There are a lot of different areas that a critique can focus on: plot, setting, characters, dialogue, narrative voice, structure and pacing, prose style, sensory descriptions, plausibility, conflict, and so on. But one area that tends to get short shrift in critiques is theme. So in addition to other things you're discussing, spend a little bit of time thinking about what this story is trying to say, and whether it succeeds, and how it could say it better.
  3. Use “I” statements.
    Instead of “This character sucks,” or even “This character's motivations didn't make any sense,” try “I had trouble understanding why this character decided to walk off the cliff at that point in the story.” “I” statements can help defuse author defensiveness, and can make it easier for the author to decide whose advice to pay attention to, because you're not stating your opinion as absolute truth; also, they can remind you that your reading isn't necessarily the only valid one.
  4. If you are not the target audience for the story, say so.
    That doesn't absolve you from responsibility for writing a good critique, but it does give the author some perspective on your comments. For example, if the work is an epic fantasy, and you hate all fiction featuring royalty because you were once bitten by a lost prince, then you should make clear that you're starting out with a bias against the piece.
  5. Say positive things about the story as well as criticisms.
    Writers often don't know what they're doing right—it's important to tell them what worked for you in the piece. Otherwise they may cut it from the story, never realizing how good it was. Starting your critique with something positive is generally a nice thing to do.
    But never give a cheap faux-positive comment like “I liked your typeface”; find something genuinely good about the story. Nearly every story has something good in it if you look for it.
    One way to think about this is is that there are a huge variety of virtues that fiction can have. Some things you might think about if you're having trouble seeing something good about the story: Character arc. Turns of phrase. Dialogue. Sense of place. Sensory details. Emotional resonance. Theme. Tone. Intent (“I like what you're trying to do here”). Compelling and/or sympathetic characters. Backstory. Worldbuilding. Beginnings. Endings. Plot. Action scenes. Food descriptions. Drug descriptions. Handling of POV. Managing of revelations. Politics. Nuance. Subtlety. Technology. Sense of wonder. Exposition. Clarity. Vividness/immediacy. Chronology. Pacing. Structure. Foreshadowing. And so on.

What your critique should avoid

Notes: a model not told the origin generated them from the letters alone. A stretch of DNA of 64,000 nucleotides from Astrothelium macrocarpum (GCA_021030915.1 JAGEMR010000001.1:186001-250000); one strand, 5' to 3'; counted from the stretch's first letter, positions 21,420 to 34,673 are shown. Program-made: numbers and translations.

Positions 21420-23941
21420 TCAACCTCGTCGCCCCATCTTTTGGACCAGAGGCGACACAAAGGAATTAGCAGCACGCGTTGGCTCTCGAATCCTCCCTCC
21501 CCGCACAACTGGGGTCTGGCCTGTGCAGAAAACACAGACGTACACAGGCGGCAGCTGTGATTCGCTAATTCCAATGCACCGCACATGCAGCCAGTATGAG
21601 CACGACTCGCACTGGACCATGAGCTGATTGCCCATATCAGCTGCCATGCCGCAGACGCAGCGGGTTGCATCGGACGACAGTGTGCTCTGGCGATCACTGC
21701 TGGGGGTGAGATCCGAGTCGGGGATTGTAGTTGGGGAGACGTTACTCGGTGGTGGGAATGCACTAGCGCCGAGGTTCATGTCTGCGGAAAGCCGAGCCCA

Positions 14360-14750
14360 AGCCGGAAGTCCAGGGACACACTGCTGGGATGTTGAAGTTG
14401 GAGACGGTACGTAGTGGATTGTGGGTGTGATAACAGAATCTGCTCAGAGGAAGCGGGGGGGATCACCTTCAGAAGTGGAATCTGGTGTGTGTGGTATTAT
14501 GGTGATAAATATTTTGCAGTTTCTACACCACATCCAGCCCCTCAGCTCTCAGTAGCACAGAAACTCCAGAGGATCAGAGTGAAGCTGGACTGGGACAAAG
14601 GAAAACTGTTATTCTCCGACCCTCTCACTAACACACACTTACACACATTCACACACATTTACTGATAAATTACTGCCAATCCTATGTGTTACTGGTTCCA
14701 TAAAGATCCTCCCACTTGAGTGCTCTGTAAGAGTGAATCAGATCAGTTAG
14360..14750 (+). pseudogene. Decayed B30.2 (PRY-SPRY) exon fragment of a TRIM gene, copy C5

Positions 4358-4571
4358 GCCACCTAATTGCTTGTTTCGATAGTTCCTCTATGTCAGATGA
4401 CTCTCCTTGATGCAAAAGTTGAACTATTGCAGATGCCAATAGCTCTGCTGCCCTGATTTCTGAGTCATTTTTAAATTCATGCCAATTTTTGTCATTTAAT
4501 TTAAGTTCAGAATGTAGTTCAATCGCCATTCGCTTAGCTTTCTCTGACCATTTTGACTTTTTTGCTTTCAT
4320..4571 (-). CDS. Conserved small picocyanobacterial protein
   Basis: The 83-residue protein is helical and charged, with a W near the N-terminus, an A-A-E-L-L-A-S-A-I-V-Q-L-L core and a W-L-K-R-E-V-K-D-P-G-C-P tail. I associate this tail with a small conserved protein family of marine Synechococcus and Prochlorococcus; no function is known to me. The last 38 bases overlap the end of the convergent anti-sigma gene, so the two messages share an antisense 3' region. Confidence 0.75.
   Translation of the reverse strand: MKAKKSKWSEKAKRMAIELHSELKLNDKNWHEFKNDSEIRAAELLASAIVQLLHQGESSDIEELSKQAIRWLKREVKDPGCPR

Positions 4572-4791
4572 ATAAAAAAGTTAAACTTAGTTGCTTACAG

1. Don't spend critique time nitpicking.
    Focusing on solutions can also help remind you not to make a big fuss over an issue that can be corrected extremely easily. If you've found a flaw that the author can fix in thirty seconds, then mark it on the manuscript rather than discussing it at length in your critique. Critiquers often spend several sentences explaining aloud a problem that (for example) can be fixed by changing a single word; that's a waste of everyone's time.
    If there are important technical or factual details to be addressed, and they'll require significant amounts of time for the author to fix, then mention briefly in your spoken critique that those issues exist, and provide the details in written notes to the author.
  2. Don't show off.
    It can be tempting to use critiques as an opportunity to show how clever you are and how wittily you can mock the problems in the piece, making yourself look good at another writer's expense. Don't do this.
  3. Resist the urge to mention other stories that this story reminds you of, unless you have a good reason.
    Doing so can be fun, but think first about whether it would be useful to the author. A couple of situations where it might be useful:
    • If the story is such a close match that readers might think there are plagiarism or copyright issues, then briefly mention—but don't dwell on—the issue.
    • If there's a major work in the area that the author probably hasn't read, and if you think reading it might help the author develop their own work further, then say so. Art is in conversation with previous art; awareness of what else has been done in the field can enrich the writer's work.

At the workshop: for critiquers

  1. Keep spoken critiques short and to the point.
    Some workshops have a time limit of 2-3 minutes for a critique; even if your group doesn't have a strict time limit, try to say your most important points in two or three minutes. You'll be giving the written critique to the author afterward, so you don't need to say everything you've written.
  2. Resist the urge to repeat yourself or to elaborate at length on a given point.
    Say what you want to say clearly and briefly; if the author needs elaboration, they can ask you for it during general discussion.
  3. Pay attention to what others are saying in their critiques.
    And take notes on the things that you agree with or disagree with. Mention those, as appropriate, during or after your own critique. If your turn has already passed, then mention any important agreements or disagreements during the general discussion period at the end.

At the workshop: for the author

  1. Don't take any one critiquer's comments too seriously.
    Sometimes readers just have an odd individual response to a piece. But if you hear something, say, three times from three different people, that's something you should probably look at again.
  2. That doesn't mean you have to do what they tell you to.
    Often readers can tell something's not working, but their suggestions of how to fix it may be wildly offbase. Note the problem, listen to their suggestions, but find the solution that works for you.
  3. Take notes during the critiques about anything you'll want to discuss afterward.
    But don't worry about taking detailed notes on everything that's said; the other workshoppers will be providing you with their written critiques afterward.


A good critique group can provide immensely valuable feedback to the participants, and can result in big improvements in their writing. You can even learn from critiquing other people's work; sometimes it's easier to see a problem when it's not your own baby under the microscope, and a close reading of another writer's work can give you insights that you take back to your own writing.

But poor critiques can be frustrating for everyone. So we hope that these guidelines will help writers to have better and more productive workshop experiences.